Submitted to: Journal of Entomological Science
Publication Type: Peer Reviewed Journal
Publication Acceptance Date: March 2, 2009
Publication Date: May 1, 2009
Citation: Leskey, T.C., Short, B.D., Wright, S.E., Brown, M.W. 2009. Diagnosis and variation in appearance of brown stink bug (Hemiptera: Pentatomidae) injury on apple. Journal of Entomological Science. 44:1-10. Interpretive Summary: Adult brown stink bugs, Euschistus servus (Say), cause injury to apples, although this phenomenon was recognized only recently because of the similarity in appearance to symptoms associated with calcium deficiency and referred to as cork spot and bitter pit. We performed laboratory and field studies aimed at describing specific characteristics that could be used to conclusively identify brown stink bug damage. The only character that was a consistent and definitive symptom of stink bug injury was the presence of a stink bug feeding puncture, (approximately) 0.17 mm in size. Due to variability in other surface and subsurface characters, and potential problems with visual apparency of injury in the field, evaluations of suspected stink bug damage should be performed with a microscope at 40x magnification to confirm the presence of stink bug feeding punctures. This new knowledge will insure that proper diagnosis of stink bug damage is determined to reduce pesticide application.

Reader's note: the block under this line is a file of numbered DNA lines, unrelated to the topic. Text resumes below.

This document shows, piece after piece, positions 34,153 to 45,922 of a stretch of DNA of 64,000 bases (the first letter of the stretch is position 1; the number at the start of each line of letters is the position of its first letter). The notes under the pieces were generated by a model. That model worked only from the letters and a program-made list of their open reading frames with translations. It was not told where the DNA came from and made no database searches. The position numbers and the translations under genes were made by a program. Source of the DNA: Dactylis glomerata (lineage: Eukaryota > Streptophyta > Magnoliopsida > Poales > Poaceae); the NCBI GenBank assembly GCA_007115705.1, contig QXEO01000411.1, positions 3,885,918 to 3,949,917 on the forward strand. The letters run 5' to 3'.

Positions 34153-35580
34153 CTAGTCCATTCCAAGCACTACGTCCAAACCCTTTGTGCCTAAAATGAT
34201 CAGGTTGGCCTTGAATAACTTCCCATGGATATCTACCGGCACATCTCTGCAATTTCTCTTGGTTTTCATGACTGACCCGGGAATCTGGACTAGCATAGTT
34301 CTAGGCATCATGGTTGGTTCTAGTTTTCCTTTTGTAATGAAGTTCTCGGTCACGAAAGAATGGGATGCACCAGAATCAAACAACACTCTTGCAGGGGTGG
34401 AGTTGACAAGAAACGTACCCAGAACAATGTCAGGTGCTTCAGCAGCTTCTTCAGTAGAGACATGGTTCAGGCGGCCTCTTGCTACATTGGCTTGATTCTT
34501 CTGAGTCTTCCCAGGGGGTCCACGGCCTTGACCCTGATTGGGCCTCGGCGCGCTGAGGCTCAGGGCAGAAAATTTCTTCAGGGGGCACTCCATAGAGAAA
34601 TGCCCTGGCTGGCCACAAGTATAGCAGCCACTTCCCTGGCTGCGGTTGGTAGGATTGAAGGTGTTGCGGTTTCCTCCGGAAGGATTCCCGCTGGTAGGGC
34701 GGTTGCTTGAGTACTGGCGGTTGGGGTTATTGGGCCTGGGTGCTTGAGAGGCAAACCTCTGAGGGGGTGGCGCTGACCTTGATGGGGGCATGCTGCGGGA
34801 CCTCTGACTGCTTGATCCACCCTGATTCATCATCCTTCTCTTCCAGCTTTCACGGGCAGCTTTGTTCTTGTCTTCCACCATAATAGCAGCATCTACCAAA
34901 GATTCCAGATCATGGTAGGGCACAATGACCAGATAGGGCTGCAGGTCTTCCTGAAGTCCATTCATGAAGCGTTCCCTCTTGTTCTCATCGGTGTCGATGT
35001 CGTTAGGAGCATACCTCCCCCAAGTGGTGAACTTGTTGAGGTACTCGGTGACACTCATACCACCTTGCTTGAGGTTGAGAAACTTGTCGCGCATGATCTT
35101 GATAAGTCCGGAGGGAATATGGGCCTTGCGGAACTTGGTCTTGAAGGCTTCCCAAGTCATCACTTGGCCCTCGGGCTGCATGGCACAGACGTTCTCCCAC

Technical Abstract: Adult brown stink bugs, Euschistus servus (Say), were caged individually on limbs with apple fruit of six cultivars in research orchards in West Virginia. Studies were performed to describe specific characteristics of damage that could be used for field and/or laboratory diagnosis of stink bug injury to apple fruit at harvest. These characteristics were separated into surface and subsurface features. On the apple surface, three prevailing types of stink bug injury were observed in the field: 1) a discolored dot, i.e., stink bug feeding puncture; 2) a discolored dot with a depression in the fruit; and 3) a discolored dot with a discolored depression in the fruit. Subsurface characters were related to the extent of damage observed on the fruit skin. Common subsurface damage ranged from a stylet sheath to corky tissue of variable color, shape, and size that sometimes was not contiguous with the skin. Laboratory evaluations under a dissecting microscope revealed that the size of the stink bug feeding puncture was (approximately) 0.17 mm. This character was the only consistent, definitive symptom of stink bug injury present among all observed damage. Due to variability in other surface and subsurface characters, and potential problems with visual apparency of injury in the field, evaluations of suspected stink bug damage should be performed with 40x magnification in the laboratory to confirm the presence of stink bug feeding punctures.